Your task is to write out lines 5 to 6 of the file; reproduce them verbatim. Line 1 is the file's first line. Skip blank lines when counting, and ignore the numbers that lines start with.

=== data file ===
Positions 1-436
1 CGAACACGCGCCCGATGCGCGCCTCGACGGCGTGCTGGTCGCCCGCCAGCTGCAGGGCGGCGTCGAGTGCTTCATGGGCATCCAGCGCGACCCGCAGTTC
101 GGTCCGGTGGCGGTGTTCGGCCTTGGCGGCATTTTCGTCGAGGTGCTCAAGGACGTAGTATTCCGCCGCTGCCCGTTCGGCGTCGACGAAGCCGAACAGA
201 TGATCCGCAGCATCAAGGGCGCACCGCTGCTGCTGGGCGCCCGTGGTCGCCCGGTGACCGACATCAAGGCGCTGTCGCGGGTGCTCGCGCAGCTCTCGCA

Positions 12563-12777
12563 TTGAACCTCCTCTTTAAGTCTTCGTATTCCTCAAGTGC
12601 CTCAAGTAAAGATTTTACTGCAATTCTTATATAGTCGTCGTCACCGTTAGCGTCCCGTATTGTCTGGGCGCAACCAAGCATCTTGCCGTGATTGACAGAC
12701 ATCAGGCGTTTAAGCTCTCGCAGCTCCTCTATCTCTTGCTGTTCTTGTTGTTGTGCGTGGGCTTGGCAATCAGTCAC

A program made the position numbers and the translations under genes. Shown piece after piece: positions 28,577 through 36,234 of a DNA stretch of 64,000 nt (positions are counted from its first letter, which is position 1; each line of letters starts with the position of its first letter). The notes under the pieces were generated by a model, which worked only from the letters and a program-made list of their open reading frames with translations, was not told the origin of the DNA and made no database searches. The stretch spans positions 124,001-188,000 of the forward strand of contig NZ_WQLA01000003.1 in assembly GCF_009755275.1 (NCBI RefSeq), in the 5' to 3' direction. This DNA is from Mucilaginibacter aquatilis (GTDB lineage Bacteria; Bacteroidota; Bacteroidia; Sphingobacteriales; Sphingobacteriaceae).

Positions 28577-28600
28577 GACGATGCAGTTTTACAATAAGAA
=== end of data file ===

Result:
Positions 12563-12777
12563 TTGAACCTCCTCTTTAAGTCTTCGTATTCCTCAAGTGC